[Edit1] - equations for clarity

3x3 vs. 4x4 transform matrix

  • do not forget that 3x3 matrix + vector transforms are not cumulative !!!
  • that is the reason why 4x4 transforms are used instead
  • now you can throw away the last row of matrix/vector (Xz,Yz,Zz), (z0)
  • and then the output vector is just (x', y')
  • of course after this you cannot use the inverse transform because you lost Z coordinate
  • scaling is done by changing the size of axis direction vectors

Btw. if your projection plane is also XY-plane without rotations then:

x' = (x-x0)*d/(z-z0)
y' = (y-y0)*d/(z-z0)
  • (x,y,z) - point to project
  • (x',y') - projected point
  • (x0,y0,z0) - projection origin
  • d - focal length

[Edit2] well after question edit the meaning is completely different

  • I assume you want sprite always facing camera
  • ugly but simplifies things like grass,trees,...

  • M - your matrix

  • P - projection matrix inside M
  • if you have origin of M = (0,0,0) without rotations/scaling/skew then M=P
  • pnt - point of your billboard (center I assume) (w=1) [GCS]
  • dx,dy - half sizes of billboard [LCS]
  • A,B,C,D - projected edges of your billboard [GCS]
  • [GCS] - global coordinate system
  • [LCS] - local coordinate system

1.if you know the projection matrix (I assume it is glFrustrum or gluPerspective ... )

(x,y,z,w)=(M*(P^-1))*pnt  // transformed center of billboard without projection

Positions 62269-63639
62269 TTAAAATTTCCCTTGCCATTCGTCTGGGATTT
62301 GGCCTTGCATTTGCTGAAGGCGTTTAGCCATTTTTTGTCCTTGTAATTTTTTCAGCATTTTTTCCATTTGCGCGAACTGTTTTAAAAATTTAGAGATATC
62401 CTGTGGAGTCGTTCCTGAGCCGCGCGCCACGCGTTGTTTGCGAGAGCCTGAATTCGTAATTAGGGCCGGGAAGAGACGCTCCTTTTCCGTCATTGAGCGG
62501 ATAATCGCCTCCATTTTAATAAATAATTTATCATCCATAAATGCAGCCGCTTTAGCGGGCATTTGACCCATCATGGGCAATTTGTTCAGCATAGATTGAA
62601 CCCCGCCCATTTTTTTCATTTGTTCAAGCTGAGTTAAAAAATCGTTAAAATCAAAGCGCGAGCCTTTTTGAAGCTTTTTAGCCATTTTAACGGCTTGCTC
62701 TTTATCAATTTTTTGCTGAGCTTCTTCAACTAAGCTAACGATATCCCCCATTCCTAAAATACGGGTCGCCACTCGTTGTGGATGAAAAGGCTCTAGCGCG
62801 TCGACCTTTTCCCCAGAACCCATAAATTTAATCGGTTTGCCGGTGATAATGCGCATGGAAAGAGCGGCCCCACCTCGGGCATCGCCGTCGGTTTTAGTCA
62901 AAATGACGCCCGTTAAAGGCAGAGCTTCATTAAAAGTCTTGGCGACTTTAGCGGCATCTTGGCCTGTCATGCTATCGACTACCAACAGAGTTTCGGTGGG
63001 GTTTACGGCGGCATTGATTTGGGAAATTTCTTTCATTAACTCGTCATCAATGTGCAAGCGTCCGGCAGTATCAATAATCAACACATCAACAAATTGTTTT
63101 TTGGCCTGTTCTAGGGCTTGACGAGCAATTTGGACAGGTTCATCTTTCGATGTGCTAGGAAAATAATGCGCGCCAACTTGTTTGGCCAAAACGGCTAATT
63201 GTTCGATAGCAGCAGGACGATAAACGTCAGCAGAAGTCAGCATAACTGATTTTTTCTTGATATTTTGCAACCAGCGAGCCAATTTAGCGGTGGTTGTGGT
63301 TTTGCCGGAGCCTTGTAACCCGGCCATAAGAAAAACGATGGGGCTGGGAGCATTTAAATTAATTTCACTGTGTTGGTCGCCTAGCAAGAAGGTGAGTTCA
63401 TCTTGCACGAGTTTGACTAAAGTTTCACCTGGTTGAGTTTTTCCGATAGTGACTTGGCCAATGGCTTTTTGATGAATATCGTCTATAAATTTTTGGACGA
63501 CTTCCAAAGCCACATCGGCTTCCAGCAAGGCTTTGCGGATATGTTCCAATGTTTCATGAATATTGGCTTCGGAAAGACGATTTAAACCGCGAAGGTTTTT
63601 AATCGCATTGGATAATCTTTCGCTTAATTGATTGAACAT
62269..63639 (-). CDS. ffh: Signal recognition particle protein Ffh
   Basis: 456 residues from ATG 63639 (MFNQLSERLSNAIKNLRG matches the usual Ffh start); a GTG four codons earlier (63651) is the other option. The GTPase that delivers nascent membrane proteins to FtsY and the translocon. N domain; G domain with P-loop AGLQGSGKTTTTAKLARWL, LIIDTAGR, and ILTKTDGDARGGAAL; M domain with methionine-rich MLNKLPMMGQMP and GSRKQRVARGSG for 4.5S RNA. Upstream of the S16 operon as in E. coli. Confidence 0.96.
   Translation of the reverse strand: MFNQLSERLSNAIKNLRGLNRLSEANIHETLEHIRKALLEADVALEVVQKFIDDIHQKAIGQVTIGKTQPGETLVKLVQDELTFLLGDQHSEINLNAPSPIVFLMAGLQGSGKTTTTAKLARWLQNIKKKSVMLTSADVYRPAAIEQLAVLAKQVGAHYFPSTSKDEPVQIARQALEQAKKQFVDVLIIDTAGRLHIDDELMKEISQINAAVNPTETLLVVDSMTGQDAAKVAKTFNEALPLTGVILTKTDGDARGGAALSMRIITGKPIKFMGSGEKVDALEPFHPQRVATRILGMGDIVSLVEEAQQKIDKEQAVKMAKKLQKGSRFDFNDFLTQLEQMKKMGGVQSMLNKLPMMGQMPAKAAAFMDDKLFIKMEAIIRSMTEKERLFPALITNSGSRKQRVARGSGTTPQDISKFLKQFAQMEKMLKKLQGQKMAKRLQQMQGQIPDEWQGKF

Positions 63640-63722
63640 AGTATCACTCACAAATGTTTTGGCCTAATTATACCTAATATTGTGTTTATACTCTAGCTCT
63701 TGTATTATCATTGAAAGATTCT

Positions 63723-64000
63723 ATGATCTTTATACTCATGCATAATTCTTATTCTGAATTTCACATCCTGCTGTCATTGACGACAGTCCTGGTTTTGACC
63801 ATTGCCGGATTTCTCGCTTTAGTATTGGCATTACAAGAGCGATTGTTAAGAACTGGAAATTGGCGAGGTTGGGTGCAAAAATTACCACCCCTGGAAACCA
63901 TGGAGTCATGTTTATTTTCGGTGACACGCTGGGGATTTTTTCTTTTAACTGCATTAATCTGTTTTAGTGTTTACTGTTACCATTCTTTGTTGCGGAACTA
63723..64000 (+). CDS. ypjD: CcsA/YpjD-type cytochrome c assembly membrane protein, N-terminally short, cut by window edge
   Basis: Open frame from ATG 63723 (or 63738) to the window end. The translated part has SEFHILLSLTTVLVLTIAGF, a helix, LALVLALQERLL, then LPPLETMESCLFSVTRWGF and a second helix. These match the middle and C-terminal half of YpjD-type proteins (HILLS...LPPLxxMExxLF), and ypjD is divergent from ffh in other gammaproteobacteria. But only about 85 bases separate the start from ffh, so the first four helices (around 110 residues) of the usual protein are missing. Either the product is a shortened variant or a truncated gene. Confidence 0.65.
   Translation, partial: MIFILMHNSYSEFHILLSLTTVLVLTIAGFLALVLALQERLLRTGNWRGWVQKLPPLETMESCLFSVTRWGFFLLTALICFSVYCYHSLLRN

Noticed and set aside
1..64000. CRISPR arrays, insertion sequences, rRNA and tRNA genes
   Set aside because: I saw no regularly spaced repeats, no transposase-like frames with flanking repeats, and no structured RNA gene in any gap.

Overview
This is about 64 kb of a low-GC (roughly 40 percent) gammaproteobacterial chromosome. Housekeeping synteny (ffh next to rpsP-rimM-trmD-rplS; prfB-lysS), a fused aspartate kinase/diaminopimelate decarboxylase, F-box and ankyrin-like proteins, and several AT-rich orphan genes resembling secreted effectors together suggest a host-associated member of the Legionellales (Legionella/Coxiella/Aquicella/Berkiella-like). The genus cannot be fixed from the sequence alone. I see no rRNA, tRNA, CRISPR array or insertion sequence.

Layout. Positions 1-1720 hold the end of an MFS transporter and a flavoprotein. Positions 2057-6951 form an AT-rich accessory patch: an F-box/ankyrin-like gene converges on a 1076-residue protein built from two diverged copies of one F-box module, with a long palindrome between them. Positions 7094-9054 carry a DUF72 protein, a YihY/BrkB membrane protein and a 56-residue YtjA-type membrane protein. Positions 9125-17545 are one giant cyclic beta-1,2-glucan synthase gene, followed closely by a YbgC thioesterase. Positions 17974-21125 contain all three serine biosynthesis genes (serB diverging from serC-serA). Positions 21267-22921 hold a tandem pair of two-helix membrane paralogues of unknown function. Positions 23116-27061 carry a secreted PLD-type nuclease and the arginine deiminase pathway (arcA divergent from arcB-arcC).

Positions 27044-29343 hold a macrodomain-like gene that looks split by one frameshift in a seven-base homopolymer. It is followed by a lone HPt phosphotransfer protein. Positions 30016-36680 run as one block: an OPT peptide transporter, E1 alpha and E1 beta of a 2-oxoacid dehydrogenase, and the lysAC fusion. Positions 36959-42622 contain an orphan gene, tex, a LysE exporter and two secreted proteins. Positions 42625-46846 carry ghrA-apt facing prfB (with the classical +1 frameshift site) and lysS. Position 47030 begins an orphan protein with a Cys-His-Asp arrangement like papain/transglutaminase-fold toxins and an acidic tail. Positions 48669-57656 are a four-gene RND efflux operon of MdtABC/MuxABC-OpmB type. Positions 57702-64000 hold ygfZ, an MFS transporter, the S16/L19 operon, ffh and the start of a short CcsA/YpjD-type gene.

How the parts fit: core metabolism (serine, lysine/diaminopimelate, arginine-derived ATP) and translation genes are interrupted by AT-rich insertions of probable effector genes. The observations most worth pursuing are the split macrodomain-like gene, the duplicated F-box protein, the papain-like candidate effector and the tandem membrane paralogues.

2.If your M matrix is too complex for 1. to work

MM=(M*(P^-1))     // transform matrix without projection
XX=MM(Xx,Xy,Xz)   // X - axis vector from MM [GCS](look at the image above on the right for positions inside matrix)
YY=MM(Yx,Yy,Yz)   // Y - axis vector from MM [GCS]
X =(M^-1)*XX*dx   // X - axis vector from MM [LCS] scaled to dx
Y =(M^-1)*YY*dy   // Y - axis vector from MM [LCS] scaled to dy
A = M*(pnt-X-Y)
B = M*(pnt-X+Y)
C = M*(pnt+X+Y)
D = M*(pnt+X-Y)

[Edit3] scalling only

MM=(M*(P^-1))     // transform matrix without projection
sx=|MM(Xx,Xy,Xz)|  // size of X - axis vector from MM [GCS] = scale x
sy=|MM(Yx,Yy,Yz)|  // size of Y - axis vector from MM [GCS] = scale y
share|improve this answer
Can you please elaborate a little on (2)? I don't want to discard Z, I just want to project SCALING alongside X,Y coords –  Bill Kotsias Feb 6 at 21:33
@Bill Kotsias edited my answer. –  Spektre Feb 7 at 8:52